Former Republican presidential nominee Mitt Romney introduces Mia Love, the Republican nominee in Utah’s 4th congressional district, during a rally Wednesday, Oct. 8, 2014, in Lehi, Utah. Romney hosted the rally and fundraiser for Love, the former mayor of Saratoga Springs. (AP Photo/Rick Bowmer) .
LEHI, Utah (AP) — Former presidential candidate Mitt Romney said Wednesday night that he’s still hitting the campaign trail in order to get candidates like Utah Republican Mia Love elected.
Romney headlined a rally for Love, who is making her second bid for Utah’s 4th Congressional District and in November could become the first Black female Republican elected to serve in Congress.
About 600 people turned out for the rally, held in a barn-like event hall at the Thanksgiving Point family center in Lehi, about 30 miles south of Salt Lake City.
Romney and Love appeared for about eight minutes, taking the stage after a parade of local officials and getting the crowd to boo at mentions of President Barack Obama’s health care law and Romney’s 2012 loss.
“I’m convinced she’s not just going to be a congresswoman,” Romney said of Love. “She’s going to be a great congresswoman”
The event followed a closed-door fundraiser also hosted by Romney.
Romney, a Mormon and graduate of Brigham Young University, is hugely popular in Utah, where an estimated two-thirds of the residents are members of The Church of Jesus Christ of Latter-day Saints. The former presidential candidate is also credited with turning around Salt Lake City’s 2002 Winter Olympics after a bribery scandal.
Romney invited Love to speak at his annual retreat this summer, a private conference at a luxury resort in Park City. Her rally Wednesday night gave her a public boost from the former Massachusetts governor.
The rally also allows Love to signal that she is a mainstream Republican like Romney while her Democratic opponent tries to portray her as someone with extreme views, University of Utah political science professor Matthew Burbank said. “To the extent that she can identify herself with somebody like Mitt Romney, she can tend to counter that perception,” Burbank said.
Love doesn’t necessarily need the Romney appearance because she has a clear advantage in the GOP-leaning district and it’s still her race to lose, Burbank said.
“But, of course, until you get elected, you can’t be absolutely sure of that,” he said. “She has to conduct the campaign as if she could still lose because you certainly don’t want to take a risk at this point in the campaign.”
Love is the former mayor of Saratoga Springs, a city of 23,000 people that’s 35 miles south of Salt Lake City.
She gained national attention in 2012 when she tried to unseat Democratic U.S. Rep. Jim Matheson in Utah’s 4th Congressional District, earning a plum speaking spot at the Republican National Convention.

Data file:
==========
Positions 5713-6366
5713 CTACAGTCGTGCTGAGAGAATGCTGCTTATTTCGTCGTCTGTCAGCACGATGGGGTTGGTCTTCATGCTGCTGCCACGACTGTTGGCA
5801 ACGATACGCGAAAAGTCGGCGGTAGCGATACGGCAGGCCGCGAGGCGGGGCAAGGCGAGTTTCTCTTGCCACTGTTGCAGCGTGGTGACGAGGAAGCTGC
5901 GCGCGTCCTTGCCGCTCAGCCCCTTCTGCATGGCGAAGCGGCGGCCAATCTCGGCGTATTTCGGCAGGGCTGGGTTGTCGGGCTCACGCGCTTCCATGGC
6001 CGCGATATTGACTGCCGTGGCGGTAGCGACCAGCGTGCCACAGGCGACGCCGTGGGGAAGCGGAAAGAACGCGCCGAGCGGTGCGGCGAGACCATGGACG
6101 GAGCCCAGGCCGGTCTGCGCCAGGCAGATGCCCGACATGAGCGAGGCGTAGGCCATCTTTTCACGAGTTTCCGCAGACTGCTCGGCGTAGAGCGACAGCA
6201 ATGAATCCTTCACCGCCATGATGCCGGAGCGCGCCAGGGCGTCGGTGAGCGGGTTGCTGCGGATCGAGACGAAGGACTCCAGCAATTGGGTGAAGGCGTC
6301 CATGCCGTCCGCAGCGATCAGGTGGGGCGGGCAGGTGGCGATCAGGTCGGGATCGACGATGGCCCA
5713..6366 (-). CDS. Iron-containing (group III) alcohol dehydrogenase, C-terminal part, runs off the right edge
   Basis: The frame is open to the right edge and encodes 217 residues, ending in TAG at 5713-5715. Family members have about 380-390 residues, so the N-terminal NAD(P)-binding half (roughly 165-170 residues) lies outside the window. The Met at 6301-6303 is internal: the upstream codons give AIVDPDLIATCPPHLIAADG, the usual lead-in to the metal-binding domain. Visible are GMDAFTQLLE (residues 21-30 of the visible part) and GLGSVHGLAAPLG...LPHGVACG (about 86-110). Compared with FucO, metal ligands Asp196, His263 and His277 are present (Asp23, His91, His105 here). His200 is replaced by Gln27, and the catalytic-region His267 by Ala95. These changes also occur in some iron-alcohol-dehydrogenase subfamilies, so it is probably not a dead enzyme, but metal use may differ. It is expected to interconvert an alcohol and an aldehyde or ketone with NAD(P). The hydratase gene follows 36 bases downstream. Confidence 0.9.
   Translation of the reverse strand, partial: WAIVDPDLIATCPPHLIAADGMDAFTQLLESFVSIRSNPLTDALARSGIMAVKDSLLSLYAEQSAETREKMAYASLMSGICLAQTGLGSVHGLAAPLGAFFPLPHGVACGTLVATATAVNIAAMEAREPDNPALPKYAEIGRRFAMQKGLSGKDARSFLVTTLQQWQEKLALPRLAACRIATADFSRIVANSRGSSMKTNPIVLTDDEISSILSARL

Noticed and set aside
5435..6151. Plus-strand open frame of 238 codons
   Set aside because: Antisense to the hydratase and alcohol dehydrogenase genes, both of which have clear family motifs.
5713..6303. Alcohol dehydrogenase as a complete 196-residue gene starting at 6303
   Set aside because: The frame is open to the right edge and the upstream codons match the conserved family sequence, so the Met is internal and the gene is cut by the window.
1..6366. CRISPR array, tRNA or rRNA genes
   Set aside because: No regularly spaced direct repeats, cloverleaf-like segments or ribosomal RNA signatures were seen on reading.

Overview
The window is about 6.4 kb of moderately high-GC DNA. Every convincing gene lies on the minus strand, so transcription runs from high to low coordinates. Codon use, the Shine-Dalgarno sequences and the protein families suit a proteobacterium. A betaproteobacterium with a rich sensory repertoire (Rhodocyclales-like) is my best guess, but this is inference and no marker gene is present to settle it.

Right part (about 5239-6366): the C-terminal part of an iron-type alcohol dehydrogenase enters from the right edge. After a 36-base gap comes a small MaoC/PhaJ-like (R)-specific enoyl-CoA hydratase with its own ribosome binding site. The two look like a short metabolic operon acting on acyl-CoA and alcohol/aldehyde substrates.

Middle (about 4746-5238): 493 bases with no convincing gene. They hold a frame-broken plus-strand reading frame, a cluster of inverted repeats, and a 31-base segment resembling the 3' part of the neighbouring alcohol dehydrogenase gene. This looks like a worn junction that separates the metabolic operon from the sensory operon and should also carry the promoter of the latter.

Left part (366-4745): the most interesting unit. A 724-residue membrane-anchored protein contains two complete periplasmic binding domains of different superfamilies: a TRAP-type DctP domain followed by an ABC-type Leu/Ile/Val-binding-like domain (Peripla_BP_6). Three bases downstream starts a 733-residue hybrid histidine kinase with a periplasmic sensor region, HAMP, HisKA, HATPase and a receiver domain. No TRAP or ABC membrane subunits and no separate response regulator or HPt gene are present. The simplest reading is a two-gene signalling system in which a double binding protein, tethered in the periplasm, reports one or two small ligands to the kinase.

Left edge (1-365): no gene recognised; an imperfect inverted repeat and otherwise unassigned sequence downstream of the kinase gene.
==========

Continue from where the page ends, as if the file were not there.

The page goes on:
Love lost to Matheson by about 800 votes in what turned out to be one of the most expensive races in Utah history.
Months later, Love announced she was running again.
Matheson opted not to seek another term this year, leaving Love with a well-funded head start over Democratic challenger Doug Owens.
During the most recent fundraising quarter, she collected about $748,000 and finished June with $873,000.
Owens, a Salt Lake City attorney and son of late U.S. Democratic Rep. Wayne Owens of Utah, raised about $162,000 and finished the quarter with about $210,000.
Owens has never run for public office, and his campaign is working to boost his name recognition with billboards and television ads.
During a debate in May, Owens hammered Love for her support of U.S. Sen. Mike Lee, the Utah Republican who helped lead a fight last fall that precipitated a 16-day partial government shutdown over the new health care law.
On Tuesday, he picked up the endorsement of two Utah unions representing public school teachers while criticizing Love’s comments in a 2012 interview where she said the U.S. Department of Education should be eliminated.
Love wouldn’t answer questions about the issue on Wednesday. “I’m not going to go into anything negative. This is a positive night,” she said.
When asked by reporters Wednesday about the potential history she could make in November, Love said she considers herself a mother, wife, Utah resident and American.
“I represent Utah, and whatever anybody else says about, that’s what I’m focused on,” Love said.
Owens and Love will appear side-by-side during a televised debate Tuesday night.
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